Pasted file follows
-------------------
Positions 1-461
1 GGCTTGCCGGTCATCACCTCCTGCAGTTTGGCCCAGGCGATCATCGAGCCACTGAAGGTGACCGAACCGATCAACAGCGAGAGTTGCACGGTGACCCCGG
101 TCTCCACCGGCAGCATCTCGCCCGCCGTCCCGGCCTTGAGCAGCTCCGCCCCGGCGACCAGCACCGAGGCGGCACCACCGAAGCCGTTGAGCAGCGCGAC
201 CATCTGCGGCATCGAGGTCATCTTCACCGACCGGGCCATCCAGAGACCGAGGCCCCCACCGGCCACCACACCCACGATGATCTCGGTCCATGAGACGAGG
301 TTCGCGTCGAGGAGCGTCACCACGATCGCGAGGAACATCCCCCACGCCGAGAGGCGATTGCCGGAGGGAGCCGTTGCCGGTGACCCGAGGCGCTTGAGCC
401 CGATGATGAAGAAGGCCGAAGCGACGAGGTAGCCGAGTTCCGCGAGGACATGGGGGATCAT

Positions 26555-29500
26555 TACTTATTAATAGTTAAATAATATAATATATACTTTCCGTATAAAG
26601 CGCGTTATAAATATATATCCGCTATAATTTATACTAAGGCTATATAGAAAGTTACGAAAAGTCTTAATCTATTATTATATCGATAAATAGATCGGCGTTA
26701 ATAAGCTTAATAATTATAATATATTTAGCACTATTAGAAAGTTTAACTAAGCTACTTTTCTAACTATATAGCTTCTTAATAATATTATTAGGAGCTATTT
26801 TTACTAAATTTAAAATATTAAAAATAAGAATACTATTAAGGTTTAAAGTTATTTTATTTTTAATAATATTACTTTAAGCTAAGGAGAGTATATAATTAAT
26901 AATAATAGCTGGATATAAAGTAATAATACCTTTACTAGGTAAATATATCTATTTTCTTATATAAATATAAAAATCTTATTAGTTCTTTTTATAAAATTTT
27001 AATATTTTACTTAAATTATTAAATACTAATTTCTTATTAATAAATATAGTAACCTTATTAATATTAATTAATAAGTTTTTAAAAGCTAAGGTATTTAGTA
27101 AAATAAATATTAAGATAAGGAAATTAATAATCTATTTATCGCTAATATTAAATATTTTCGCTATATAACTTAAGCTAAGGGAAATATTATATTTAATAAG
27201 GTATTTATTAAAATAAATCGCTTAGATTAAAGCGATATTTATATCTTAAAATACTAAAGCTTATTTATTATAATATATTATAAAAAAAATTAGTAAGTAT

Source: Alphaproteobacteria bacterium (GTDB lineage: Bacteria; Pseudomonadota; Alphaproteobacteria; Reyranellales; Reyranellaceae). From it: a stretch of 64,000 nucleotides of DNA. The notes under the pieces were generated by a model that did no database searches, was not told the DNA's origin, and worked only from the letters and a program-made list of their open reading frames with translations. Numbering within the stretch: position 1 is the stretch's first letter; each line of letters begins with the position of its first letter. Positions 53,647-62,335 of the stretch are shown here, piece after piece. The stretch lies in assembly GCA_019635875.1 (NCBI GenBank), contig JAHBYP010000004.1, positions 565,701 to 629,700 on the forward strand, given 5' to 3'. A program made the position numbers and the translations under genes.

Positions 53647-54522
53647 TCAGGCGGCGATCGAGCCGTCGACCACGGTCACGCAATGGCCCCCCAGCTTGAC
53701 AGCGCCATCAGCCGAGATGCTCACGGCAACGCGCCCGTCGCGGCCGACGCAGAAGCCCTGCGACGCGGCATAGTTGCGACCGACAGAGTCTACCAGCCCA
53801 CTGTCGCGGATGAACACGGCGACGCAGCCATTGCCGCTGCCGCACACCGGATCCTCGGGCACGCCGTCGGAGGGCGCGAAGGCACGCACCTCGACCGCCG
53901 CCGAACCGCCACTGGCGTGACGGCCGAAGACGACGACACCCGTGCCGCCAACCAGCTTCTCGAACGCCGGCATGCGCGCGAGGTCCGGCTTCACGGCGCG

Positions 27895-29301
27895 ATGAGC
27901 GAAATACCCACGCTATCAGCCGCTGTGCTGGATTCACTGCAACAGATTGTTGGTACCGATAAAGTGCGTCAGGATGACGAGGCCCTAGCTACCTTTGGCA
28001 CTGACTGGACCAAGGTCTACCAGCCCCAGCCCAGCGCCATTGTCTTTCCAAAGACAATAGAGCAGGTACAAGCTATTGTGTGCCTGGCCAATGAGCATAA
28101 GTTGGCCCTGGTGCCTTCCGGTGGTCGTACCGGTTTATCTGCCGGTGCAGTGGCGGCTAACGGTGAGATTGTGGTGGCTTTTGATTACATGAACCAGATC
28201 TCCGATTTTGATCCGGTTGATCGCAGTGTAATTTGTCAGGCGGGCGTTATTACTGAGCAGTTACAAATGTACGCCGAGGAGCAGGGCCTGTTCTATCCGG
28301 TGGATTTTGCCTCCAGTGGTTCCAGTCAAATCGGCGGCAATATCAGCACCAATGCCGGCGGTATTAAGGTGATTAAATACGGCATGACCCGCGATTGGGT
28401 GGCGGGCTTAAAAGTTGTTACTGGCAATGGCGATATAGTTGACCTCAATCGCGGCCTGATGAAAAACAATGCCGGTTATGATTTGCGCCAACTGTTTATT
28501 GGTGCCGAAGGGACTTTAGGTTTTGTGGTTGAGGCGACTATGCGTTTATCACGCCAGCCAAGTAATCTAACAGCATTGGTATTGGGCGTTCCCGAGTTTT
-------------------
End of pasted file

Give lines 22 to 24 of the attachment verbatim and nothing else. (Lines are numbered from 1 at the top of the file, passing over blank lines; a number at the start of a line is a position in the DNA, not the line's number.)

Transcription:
Positions 27895-29301
27895 ATGAGC
27901 GAAATACCCACGCTATCAGCCGCTGTGCTGGATTCACTGCAACAGATTGTTGGTACCGATAAAGTGCGTCAGGATGACGAGGCCCTAGCTACCTTTGGCA